twenty-sided die against each crime carried out by the current player's PC.
If the roll is less than the number of points the crime is worth, then the
authorities have caught up to the PC and ended their reign of terror. If the
roll is more than the number of points the crime is worth, then the PC gets
away scot-free. If the roll is equal, the PC still gets away, but only
after a really exciting chase that leaves at least three police cruisers
overturned on the freeway.
There are some exceptions to the Johnny Law roll. The first one is the PC's
first crime, which is free. The second is when the PC goes into a new
state. For the first crime in a new state, the Johnny Law roll is halved,
rounding down. The state police have heard of you, but really don't expect
you to be foolish enough to enter their jurisdiction. At least, not until
their favorite bank gets kidnaped. Then the kid gloves come off and are
replaced with more grown-up gloves. Probably leather ones. Another
exception is with pattern crimes. A pattern crime means the PC has
committed the same crime three times or more in a row. A pattern crime
increases the Johnny Law roll by one point. It's also an extra point for
the player whose PC gets away with it.
The last exception is when a PC
tries a crime in a state where another PC has already committed two or more
crimes and left. When that happens, the difficulty of the roll is still
equal to the base points of the crime, but the player only gets half the
number of points for committing it as he or she normally would. (The law is
starting to pay attention to all these hoodlums racing across the U.S.
inconveniencing their mothers of three and cracks down. Plus it's just not
as fun when your victims have seen it all before.).
Now let's say that a player thinks the heat is coming down a little too
heavy and wants to hightail it out of there to another state. Simple. For
that player's turn, instead of committing a crime, that player announces a
change of state. After a really exciting chase where at least three police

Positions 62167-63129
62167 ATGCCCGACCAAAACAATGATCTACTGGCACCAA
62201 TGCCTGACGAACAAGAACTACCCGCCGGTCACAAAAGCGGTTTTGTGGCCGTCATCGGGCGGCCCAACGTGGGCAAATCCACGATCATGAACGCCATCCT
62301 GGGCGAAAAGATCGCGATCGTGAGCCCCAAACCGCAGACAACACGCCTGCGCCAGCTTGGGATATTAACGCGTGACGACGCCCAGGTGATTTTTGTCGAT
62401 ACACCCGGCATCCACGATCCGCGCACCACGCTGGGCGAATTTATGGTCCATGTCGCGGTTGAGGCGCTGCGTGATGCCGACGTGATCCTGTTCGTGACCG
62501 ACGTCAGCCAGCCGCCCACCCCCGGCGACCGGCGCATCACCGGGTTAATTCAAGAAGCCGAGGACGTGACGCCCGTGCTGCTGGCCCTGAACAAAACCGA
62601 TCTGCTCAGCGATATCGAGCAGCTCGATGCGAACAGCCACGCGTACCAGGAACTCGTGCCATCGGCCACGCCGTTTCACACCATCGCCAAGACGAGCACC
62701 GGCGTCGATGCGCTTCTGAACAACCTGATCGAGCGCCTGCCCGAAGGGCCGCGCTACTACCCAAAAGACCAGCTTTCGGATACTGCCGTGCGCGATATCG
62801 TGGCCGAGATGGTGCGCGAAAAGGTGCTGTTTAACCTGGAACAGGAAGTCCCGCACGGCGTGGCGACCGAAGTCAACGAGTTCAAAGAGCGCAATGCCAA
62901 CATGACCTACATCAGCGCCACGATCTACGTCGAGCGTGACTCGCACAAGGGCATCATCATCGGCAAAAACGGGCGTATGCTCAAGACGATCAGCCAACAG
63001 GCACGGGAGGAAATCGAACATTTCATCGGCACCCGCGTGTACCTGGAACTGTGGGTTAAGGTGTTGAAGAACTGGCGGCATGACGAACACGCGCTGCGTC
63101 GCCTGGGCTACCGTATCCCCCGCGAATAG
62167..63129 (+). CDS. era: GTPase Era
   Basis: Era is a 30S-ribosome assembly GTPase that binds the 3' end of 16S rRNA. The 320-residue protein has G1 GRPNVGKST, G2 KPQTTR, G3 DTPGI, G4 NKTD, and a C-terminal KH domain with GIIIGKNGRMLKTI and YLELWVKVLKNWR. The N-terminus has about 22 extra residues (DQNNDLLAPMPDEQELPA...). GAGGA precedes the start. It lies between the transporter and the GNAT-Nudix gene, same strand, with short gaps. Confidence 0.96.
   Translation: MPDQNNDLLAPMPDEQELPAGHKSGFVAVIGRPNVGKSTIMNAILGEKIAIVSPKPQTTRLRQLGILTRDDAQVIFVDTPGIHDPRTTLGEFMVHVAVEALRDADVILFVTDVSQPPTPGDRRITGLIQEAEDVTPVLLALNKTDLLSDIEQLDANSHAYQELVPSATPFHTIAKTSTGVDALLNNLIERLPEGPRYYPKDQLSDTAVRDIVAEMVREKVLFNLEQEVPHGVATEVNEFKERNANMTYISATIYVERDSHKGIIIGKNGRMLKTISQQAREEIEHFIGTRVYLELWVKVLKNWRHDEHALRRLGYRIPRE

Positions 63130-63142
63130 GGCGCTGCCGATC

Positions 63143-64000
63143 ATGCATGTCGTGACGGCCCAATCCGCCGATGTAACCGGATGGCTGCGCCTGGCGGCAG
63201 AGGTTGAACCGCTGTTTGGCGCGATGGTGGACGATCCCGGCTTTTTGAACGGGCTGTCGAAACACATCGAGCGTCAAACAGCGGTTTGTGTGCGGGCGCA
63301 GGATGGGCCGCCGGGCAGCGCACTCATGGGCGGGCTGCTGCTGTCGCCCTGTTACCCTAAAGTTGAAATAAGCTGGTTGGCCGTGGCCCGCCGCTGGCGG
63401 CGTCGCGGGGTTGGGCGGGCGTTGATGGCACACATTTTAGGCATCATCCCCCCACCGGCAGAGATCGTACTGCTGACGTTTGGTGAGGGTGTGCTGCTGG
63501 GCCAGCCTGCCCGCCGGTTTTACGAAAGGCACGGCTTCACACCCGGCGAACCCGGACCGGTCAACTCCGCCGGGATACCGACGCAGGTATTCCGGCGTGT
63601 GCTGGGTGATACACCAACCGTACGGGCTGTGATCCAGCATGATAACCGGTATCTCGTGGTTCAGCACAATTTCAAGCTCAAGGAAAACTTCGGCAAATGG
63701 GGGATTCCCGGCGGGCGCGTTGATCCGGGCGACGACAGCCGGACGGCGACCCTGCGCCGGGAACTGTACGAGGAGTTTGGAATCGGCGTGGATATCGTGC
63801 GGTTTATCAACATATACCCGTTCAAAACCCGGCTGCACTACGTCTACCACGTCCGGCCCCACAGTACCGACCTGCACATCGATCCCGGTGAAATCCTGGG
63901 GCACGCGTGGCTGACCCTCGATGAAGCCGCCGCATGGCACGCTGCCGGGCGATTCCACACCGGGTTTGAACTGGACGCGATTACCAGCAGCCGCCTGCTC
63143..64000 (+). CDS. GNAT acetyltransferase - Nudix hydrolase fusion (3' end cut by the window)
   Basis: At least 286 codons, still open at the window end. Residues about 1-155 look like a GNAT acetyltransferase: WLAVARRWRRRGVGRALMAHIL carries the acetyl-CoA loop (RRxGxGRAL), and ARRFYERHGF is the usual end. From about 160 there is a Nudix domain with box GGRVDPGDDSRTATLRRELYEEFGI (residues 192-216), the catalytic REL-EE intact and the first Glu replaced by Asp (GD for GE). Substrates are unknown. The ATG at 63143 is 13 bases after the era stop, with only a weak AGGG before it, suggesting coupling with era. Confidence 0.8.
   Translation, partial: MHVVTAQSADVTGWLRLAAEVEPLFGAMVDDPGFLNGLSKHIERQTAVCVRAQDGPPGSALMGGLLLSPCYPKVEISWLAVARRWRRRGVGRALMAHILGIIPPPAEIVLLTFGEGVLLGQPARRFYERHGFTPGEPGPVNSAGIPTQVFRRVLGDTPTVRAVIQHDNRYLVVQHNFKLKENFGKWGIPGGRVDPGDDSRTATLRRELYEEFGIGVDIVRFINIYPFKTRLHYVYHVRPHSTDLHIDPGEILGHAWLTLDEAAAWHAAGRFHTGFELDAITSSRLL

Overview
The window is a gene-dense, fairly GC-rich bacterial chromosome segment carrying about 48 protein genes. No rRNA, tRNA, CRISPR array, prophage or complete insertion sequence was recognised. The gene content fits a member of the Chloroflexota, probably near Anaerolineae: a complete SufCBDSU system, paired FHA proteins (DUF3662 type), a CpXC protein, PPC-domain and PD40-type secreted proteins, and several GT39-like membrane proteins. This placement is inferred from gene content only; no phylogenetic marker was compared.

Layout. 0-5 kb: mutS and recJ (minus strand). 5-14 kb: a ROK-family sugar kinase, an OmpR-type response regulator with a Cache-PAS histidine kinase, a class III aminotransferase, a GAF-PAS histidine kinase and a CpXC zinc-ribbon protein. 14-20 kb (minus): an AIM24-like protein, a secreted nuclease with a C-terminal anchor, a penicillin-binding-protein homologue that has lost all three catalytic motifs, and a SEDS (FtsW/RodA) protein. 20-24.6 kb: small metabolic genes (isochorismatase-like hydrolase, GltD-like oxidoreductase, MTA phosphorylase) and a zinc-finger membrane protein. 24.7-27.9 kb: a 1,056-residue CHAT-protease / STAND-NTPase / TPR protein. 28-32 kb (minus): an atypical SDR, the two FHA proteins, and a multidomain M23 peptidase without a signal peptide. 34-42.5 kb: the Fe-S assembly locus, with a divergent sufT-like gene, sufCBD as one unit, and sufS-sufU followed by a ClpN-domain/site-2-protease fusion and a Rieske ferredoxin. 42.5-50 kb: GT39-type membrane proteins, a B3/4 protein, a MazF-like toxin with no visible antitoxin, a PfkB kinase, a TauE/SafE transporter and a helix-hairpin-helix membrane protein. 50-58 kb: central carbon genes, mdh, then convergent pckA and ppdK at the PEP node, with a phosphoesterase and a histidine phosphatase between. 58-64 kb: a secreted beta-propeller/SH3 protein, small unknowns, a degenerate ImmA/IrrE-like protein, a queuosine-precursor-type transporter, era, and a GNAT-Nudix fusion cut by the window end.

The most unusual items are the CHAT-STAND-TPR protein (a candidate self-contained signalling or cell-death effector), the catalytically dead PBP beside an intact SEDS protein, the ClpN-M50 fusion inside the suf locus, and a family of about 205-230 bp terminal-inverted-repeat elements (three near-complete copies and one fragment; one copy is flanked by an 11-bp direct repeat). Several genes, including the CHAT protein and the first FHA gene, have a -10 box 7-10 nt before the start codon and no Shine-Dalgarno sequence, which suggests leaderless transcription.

cruisers have been left overturned on the freeway, the player then moves
his-or-her PC into a neighboring state and the player's turn is over.
When two or more PC's are in a state at the same time, nothing special
happens. There is plenty of honor amongst thieves, kidnappers, brutal
slayers, etc. If more than one player commits the same crime in a round,
they just happen to meet up at the same location, have a nice informal chat,
then split up after an exciting chase where at least three police cruisers
are left overturned on the freeway. If some PC's leave the state and some
remain, give the remaining PC's half points for their crimes as explained
When a PC is finally caught by Johnny Law, the PC's player tallies up
his-or-her points and does nothing for the rest of the game until all the players'
PC's have been caught.
When that happens, the winner is determined by which player has the most
Instead of trying for points, you could try reaching another goal instead.
Here are a couple of examples.
- Go for the longest rap sheet (most crimes committed). It's quantity,
- Last man standing (last player remaining wins). For this one, you
might want to make up some way for the PC's to fight against each other.
- The winner is the PC who leaves the most overturned police cruisers on
the freeway. Perhaps using a random dice roll or basing it on the points
gathered by state to get an actual count.
This is my first game design write-up. I apologize for any disorientation
you may experience from trying to make sense of these rules. I never
playtested this either. I love you. I'm really interested in your feedback
and comments. I'm especially interested in how it came out for anyone who
tries to play this game. Feel free to e-mail me at email@example.com, preferably
after an exciting chase which leaves at least police cruisers left
overturned on the freeway. Thanks for your time!
having a wonderful time, wish you were here